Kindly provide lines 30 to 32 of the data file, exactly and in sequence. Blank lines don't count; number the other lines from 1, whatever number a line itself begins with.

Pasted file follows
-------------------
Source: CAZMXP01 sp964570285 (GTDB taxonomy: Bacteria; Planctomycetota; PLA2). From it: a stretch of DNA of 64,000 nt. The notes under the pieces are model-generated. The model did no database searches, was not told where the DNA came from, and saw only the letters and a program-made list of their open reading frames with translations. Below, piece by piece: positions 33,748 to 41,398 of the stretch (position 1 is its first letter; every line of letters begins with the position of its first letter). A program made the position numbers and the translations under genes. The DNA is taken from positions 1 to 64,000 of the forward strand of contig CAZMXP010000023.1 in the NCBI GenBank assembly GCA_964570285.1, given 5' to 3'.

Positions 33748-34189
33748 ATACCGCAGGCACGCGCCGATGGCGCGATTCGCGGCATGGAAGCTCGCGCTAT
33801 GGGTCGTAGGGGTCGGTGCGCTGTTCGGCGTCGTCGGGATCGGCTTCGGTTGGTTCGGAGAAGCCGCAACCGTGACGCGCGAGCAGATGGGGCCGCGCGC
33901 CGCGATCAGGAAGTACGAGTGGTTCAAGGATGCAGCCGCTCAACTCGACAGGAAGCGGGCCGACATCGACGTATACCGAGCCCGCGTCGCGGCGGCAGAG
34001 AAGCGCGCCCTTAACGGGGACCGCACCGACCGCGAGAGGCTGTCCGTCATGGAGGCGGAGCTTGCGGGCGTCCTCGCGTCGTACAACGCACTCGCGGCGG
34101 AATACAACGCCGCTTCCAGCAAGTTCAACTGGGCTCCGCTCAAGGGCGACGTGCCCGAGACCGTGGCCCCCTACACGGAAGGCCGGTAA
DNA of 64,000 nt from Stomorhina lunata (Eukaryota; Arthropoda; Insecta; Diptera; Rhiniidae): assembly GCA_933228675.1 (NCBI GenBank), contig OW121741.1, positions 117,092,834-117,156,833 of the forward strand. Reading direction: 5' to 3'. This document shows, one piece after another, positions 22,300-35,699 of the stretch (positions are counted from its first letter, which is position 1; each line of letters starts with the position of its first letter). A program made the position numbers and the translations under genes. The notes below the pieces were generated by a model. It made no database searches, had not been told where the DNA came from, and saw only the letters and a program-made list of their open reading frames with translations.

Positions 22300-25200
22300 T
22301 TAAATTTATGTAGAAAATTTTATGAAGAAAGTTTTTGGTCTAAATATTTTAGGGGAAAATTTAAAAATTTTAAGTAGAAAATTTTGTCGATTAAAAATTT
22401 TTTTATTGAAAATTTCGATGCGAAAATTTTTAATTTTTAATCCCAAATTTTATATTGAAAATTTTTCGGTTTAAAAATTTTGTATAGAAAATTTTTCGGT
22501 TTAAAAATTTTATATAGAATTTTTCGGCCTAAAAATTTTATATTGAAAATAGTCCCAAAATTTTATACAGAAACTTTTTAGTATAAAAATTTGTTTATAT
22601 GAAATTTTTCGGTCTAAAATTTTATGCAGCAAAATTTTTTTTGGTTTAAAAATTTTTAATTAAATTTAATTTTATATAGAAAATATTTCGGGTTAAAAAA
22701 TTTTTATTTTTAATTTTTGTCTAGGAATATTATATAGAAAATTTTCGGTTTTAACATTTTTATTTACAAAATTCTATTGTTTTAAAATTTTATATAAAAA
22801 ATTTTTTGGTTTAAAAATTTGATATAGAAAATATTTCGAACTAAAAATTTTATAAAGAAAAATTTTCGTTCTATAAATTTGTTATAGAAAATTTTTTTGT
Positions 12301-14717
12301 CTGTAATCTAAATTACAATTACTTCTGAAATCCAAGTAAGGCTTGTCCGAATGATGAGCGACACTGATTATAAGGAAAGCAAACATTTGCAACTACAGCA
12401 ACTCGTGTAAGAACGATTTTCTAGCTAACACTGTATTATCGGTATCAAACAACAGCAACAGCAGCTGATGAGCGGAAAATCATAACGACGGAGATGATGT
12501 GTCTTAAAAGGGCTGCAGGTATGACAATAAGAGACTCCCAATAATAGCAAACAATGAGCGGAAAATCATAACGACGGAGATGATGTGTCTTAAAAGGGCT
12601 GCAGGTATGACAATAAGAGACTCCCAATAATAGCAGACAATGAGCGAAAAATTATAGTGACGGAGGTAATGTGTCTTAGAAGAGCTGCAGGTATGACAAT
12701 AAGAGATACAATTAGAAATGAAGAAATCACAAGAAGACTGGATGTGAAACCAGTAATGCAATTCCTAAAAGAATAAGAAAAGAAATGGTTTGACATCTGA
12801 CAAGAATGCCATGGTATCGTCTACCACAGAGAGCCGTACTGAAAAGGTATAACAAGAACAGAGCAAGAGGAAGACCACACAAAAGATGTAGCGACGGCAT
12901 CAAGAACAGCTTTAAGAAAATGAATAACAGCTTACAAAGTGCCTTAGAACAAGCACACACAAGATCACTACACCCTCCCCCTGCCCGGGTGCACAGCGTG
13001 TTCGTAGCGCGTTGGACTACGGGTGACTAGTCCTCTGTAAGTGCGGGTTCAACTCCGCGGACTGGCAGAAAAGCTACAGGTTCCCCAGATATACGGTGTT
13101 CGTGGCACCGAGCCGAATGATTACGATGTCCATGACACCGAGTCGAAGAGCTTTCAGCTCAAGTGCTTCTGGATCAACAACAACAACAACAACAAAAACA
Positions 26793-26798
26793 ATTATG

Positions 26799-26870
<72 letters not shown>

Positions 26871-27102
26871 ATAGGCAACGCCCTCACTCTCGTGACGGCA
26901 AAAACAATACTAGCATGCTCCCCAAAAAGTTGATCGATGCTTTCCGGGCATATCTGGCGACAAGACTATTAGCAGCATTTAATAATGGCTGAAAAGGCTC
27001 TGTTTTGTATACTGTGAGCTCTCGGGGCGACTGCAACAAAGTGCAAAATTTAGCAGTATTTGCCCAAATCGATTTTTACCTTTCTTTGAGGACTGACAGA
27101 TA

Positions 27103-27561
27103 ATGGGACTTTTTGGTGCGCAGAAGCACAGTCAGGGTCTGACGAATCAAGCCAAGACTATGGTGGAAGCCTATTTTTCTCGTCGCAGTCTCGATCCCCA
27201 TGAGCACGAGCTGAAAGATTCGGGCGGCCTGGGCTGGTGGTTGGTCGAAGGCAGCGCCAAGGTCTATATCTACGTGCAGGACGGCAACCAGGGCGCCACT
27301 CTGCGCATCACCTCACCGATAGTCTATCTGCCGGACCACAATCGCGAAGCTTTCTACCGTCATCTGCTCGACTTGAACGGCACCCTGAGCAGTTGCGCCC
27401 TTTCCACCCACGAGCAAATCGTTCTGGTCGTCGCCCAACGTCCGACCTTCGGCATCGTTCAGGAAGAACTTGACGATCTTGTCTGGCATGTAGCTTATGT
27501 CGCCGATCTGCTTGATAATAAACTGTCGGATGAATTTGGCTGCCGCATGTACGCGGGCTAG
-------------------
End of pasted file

<72 letters not shown>

Positions 26871-27102
26871 ATAGGCAACGCCCTCACTCTCGTGACGGCA